Written By: Thomas L. Broderick, C. P. A.,Treasurer of Pickens-Kane, Chicago, Illinois
Capital Expenditure Write-Off/First-year Expensing
Some capital expenses can be written off in the year they were incurred (enhanced Internal Revenue Service section 179 capital expense or first-year expensing), rather than over time through depreciation. The property (such as trucks, trailers & other vehicles, moving equipment and computers used more than 50% for business) usually must be purchased and placed in service by year end. “Placed in service” does not necessarily require that the taxpayer start using the property in the business. Property has been placed in service as long as it is ready and available for use. First-year expensing is limited to the taxpayer’s taxable income for the year and cannot be used to generate or increase a net operating loss for the current year. Thus, a taxpayer operating at a loss should not claim first-year expensing.
Under old rules, small business taxpayers were allowed to write off up to $ 125,000.00 (indexed for inflation) of capital expenditures, subject to a phase-out when total capital expenditures exceed $ 500,000.00(indexed for inflation). In 2008 Congress temporarily increased the amount of write-offs for capital expenditures incurred in that year to $ 250,000.00 and increased the phase-out threshold to $ 800,000.00. Those temporary increases were extended thru 2009. First-year expensing can be claimed on used as well as new property.
Unless this limit is extended, the ceiling will drop to $134,000.00 for 2010 and the deduction threshold will be $ 530,000.00.
Accept credit cards (or debit cards) for cash on delivery (COD) shipments and monthly storage charges. Some customers prefer to use their credit cards and earn certain rewards from their credit card company. This technology has been improved over the years where you can see quick deposits direct to your bank account from the credit card company. Please note there are fees charged by the credit card company and/or your bank for this service so you should obtain completive bids from credit card providers to help manage those fees. Also note that your customer’s credit card information is sensitive and you must train your employees to protect that information.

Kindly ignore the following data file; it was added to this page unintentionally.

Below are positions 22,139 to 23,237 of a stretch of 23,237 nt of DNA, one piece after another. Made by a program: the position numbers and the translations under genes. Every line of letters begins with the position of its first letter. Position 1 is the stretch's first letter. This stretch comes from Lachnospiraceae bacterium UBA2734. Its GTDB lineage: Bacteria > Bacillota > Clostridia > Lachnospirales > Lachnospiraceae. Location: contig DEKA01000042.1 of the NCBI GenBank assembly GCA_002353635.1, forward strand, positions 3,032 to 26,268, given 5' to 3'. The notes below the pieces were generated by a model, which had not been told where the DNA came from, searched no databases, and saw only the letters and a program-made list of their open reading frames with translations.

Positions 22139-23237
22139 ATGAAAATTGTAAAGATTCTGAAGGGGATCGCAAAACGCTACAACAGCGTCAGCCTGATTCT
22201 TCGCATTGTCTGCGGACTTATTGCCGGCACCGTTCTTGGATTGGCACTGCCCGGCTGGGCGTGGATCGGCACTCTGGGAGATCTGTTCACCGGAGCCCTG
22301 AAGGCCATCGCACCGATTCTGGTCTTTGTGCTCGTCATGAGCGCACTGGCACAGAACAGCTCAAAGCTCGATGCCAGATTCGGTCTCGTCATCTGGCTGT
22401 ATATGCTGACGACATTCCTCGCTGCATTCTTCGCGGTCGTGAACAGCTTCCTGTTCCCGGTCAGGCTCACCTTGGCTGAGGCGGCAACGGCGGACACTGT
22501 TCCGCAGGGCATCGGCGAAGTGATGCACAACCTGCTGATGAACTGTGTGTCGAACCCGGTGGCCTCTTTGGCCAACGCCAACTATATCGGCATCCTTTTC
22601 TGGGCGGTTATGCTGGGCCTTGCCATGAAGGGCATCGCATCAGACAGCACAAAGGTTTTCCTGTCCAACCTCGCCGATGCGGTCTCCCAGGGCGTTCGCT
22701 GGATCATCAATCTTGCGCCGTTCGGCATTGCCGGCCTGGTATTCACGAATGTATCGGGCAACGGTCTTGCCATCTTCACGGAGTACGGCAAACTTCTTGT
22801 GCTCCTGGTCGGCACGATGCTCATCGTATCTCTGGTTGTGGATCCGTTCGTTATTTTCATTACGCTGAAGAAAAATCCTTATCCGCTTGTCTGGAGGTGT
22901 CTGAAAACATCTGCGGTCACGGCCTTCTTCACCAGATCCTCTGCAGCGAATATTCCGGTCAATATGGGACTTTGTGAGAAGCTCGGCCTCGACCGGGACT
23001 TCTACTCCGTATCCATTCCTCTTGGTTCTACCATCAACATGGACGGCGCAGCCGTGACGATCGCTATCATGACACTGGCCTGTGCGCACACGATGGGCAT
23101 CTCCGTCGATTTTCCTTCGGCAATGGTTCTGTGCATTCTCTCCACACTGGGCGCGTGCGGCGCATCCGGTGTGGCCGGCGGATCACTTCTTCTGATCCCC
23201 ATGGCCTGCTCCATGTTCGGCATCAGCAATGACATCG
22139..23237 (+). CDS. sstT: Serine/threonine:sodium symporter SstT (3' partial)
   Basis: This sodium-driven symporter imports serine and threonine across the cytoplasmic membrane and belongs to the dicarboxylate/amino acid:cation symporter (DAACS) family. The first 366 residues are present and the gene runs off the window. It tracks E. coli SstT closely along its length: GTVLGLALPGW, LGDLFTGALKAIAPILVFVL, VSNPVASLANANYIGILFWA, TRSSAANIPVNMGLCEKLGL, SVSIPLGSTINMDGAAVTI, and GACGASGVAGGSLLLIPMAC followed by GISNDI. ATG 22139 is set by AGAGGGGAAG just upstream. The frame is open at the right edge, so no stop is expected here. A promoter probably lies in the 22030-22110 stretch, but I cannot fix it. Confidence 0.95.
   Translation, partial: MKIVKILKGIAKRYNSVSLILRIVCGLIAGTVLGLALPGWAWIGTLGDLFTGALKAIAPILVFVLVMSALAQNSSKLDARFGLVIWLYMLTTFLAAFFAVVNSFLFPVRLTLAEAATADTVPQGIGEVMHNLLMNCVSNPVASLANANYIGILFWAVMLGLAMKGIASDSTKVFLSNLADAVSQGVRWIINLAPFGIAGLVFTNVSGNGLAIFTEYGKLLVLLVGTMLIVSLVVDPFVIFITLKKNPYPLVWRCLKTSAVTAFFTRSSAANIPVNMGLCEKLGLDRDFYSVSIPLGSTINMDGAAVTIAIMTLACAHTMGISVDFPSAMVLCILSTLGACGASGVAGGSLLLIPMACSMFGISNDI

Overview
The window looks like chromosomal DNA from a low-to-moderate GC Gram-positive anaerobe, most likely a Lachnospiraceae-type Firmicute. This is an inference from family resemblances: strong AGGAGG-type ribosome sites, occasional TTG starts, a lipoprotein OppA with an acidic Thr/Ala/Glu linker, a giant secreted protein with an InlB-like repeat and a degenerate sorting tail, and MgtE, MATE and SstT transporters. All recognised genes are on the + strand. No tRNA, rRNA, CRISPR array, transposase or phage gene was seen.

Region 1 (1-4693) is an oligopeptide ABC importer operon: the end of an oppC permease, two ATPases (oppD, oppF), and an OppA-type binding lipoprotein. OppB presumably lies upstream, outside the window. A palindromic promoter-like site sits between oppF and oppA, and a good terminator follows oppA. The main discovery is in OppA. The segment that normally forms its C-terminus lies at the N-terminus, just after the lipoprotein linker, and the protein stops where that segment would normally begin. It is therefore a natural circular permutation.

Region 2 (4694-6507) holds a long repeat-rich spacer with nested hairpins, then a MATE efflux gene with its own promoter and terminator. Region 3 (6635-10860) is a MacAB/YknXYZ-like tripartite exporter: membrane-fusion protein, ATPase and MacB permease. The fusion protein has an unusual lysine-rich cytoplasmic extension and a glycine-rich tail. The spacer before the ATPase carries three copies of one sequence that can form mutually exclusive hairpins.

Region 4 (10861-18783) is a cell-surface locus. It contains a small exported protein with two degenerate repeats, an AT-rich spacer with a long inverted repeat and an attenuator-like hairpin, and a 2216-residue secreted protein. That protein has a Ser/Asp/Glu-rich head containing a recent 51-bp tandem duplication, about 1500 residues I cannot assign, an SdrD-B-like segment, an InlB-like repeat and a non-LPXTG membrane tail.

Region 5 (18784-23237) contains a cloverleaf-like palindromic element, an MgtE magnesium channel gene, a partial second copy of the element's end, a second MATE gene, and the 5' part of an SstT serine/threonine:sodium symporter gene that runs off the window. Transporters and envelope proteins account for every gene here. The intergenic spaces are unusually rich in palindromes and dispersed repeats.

Some projects are set up by extending credit to the customer (not COD). When you have proposed a large relocation or are about to secure a significant project request a down payment from your customer. This will help your cash flow to meet your payroll and ensure that you have the correct billing information and payment authorizations from the customer. Deposits up to one third of the estimated cost are reasonable.
Salary versus Bonus
Many of your best employees may be paid a salary for the year. Instead of increasing their salary the next time they due for a review, implement a bonus plan. That way, your payroll costs are not automatically increased and you can pay the bonus to that employee as your cash flow permits. Depending on how the bonus is calculated your employee may be more motivated than ever before. Consider adopting a bonus plan that incorporates some of their specific performance and the overall company performance on a short term and long term basis.
There are many vendors that allow you to spread out your payments to them at little or no extra cost. You may be familiar with aging your accounts receivables list. You can also “age” your payables which will improve your cash flow. Set up these vendors with a payment date closer to 40 or 50 days instead of 20 or 30 days from the invoice date.
As an example, insurance is always a significant cost for movers. The insurance companies may allow you to finance your payments to them at little or no extra cost.
Rolling Stock Purchases
When you purchase trucks, trailers, and other equipment consider making this purchase via capital lease, operating lease or a bank loan. This will spread out your payments for the rolling stock over the estimated useful life of the equipment. You will also be better matching the cash outflow for the purchase with the anticipated cash inflow from the revenue related to that equipment.
Investing in business assets or employees is never just a matter of taxes. A company must consider whether the investment makes economic sense for them. Please consult with your tax advisor before acting on any of these topics. Your tax advisor can ensure you receive the maximum tax benefits considering your company structure, income tax rates, etc.
Thomas L. Broderick, C. P. A. is the Treasurer of Pickens-Kane Moving & Storage Co. in Chicago, Illinois. He has served as Chairman of the Board of Trustees of the Illinois Movers’ and Warehousemen’s Risk Management Trust since 1996. Many individuals, small businesses and non-profit organizations consult him for various accounting, investment, insurance and tax issues.
Revised: March 9, 2010